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Global Solo Challenge: What is an AIS? An essential instrument for safety on a sailing boat

by Global Solo Challenge 4 Sep 2021 03:10 PDT
Chart table © Global Solo Challenge

The acronym AIS stands for Automatic Identification System. It is used by ships, pleasure boats and traffic control stations. The system allows information on the position of nearby ships and shore stations to be exchanged electronically.

The tool supplements the information provided by the RADAR which still remains the main anti-collision tool for commercial ships today. The radar watch with automatic MARPA mapping remains mandatory for large vessels.

However, for years AIS has become mandatory for ships over 300 tons. It is also rapidly spreading in pleasure craft, particularly among fishing boats and racing boats. Initially, receivers became popular, relatively cheap compared to instruments capable of receiving and transmitting. However, more and more offshore regattas have made it mandatory to have a transceiver. This is starting from Category 2 regattas according to the World Sailing classification.

Information transmitted

The AIS transmits and receives on dedicated VHF digital bands, on channels not selectable by the on-board radio. Each vessel or shore station equipped with a transmitter periodically sends accurate information about its position, speed and course. It also sends other useful data such as the type, size and name of the vessel, the number of MMSIs. For large ships, the destination, estimated time of arrival, type of cargo, etc. are also indicated.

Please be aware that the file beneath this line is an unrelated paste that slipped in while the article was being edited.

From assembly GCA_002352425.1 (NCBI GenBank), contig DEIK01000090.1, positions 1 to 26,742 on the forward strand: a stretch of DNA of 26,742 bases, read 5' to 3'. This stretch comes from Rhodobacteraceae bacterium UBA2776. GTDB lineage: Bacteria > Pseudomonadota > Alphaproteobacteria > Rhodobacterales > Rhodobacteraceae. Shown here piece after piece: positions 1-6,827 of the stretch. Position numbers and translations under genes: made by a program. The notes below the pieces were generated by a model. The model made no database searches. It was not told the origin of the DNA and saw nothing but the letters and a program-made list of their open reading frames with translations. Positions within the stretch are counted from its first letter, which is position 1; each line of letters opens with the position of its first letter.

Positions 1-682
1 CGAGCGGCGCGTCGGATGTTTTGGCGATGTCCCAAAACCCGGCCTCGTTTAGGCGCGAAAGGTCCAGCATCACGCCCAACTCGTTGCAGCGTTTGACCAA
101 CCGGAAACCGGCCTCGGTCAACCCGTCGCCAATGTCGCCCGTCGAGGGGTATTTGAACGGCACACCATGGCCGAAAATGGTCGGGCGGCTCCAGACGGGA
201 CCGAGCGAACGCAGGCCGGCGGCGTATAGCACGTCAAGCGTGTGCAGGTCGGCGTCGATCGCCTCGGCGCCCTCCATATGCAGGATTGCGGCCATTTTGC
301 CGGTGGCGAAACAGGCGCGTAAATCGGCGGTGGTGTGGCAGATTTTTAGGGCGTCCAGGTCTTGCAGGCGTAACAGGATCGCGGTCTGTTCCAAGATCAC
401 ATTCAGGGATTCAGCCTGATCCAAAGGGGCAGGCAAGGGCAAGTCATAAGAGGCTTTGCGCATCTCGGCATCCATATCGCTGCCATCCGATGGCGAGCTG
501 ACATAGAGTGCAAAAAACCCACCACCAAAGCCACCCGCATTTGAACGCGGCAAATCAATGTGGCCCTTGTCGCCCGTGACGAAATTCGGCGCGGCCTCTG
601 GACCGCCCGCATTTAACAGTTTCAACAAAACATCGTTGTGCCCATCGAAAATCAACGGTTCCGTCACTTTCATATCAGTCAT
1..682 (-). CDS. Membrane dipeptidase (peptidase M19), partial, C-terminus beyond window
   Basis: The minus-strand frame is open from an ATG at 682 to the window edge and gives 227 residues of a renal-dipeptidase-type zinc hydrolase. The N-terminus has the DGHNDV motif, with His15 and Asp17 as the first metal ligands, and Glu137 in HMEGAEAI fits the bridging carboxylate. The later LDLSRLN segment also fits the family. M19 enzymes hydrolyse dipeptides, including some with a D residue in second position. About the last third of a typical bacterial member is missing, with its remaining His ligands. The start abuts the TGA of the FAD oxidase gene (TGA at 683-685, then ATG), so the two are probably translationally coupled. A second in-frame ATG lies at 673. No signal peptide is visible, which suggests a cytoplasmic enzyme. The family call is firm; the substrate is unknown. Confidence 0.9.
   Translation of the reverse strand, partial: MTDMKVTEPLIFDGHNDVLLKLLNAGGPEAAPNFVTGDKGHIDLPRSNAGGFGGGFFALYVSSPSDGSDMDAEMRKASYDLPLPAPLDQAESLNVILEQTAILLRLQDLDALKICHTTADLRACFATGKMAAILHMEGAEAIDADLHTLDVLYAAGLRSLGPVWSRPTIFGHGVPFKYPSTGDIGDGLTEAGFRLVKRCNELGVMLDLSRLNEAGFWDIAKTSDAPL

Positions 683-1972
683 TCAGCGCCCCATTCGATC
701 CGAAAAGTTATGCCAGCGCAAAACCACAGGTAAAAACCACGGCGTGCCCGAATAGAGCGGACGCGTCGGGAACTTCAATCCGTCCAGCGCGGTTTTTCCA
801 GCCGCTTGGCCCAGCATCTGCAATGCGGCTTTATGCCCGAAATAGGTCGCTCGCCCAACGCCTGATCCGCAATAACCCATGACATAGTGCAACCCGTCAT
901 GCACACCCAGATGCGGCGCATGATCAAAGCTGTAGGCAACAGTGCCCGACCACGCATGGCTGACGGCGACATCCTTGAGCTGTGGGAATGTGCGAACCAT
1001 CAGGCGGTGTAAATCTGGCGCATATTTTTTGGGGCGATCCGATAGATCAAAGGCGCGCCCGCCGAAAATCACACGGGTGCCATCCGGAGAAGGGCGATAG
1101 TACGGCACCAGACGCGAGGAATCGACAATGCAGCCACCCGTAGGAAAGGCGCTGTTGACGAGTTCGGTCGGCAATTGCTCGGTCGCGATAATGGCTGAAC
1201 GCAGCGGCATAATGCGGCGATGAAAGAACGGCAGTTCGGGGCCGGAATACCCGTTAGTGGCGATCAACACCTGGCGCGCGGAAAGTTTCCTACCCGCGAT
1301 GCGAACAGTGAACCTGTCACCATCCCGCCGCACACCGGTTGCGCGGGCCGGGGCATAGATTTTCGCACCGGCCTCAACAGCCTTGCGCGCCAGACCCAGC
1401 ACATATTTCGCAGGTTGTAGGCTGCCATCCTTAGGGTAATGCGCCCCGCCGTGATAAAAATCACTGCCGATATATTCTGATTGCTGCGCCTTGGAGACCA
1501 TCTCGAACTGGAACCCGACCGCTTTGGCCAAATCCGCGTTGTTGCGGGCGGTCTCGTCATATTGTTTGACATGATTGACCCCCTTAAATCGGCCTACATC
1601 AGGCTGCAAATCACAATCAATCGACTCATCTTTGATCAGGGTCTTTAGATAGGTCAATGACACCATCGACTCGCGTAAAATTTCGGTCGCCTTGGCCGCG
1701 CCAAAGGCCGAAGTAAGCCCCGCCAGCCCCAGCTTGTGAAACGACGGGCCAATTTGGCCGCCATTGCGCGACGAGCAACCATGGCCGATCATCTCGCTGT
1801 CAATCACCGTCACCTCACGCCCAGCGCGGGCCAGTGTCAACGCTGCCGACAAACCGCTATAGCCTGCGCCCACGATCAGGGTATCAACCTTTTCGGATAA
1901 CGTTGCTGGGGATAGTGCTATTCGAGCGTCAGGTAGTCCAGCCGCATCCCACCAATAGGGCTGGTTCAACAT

This allows any boat equipped with a receiver to have all the information necessary to avoid collisions and much more. With the radar it is possible to identify another boat in situations of bad visibility. With AIS it is also possible to instantly determine its speed and course and, if there is a risk of collision. Consequently, who has the right of way according to the type of boat. Moreover, knowing its name, it will be possible to call via VHF or DSC digital channel using the MMSI number.

AIS class A, B and C

There are instruments of various classes based on functionality and scope. All commercial ships over 300 tonnes and all passenger ships are equipped with AIS of class A. These instruments transmit with very high frequency through a dedicated antenna and receive data from all types of AIS. These units have a system of prioritization of the transmission of navigation data. This ensures that if there are many ships in the same area, none of the signals overlap with others.

The system architecture manages up to 4500 stations in the same area. Class A must also be equipped with a dedicated display and a calculator that analyses the risk of collision with any other signal received.

Class B

On the smaller ships, on many fishing boats or on pleasure boats there are Class B instruments. These also transmit and receive but are less powerful than Class A. They are also not equipped with a prioritisation system for the transmission of navigation data. They can have a dedicated screen or they can provide information to be displayed on the chart plotter or laptop. The installation of class B units is very often voluntary but, as already specified, it has become mandatory for Category 2, 1 or zero regattas. For example the Rolex Fastnet, a Route du Rhum or the Vendee Globe respectively.

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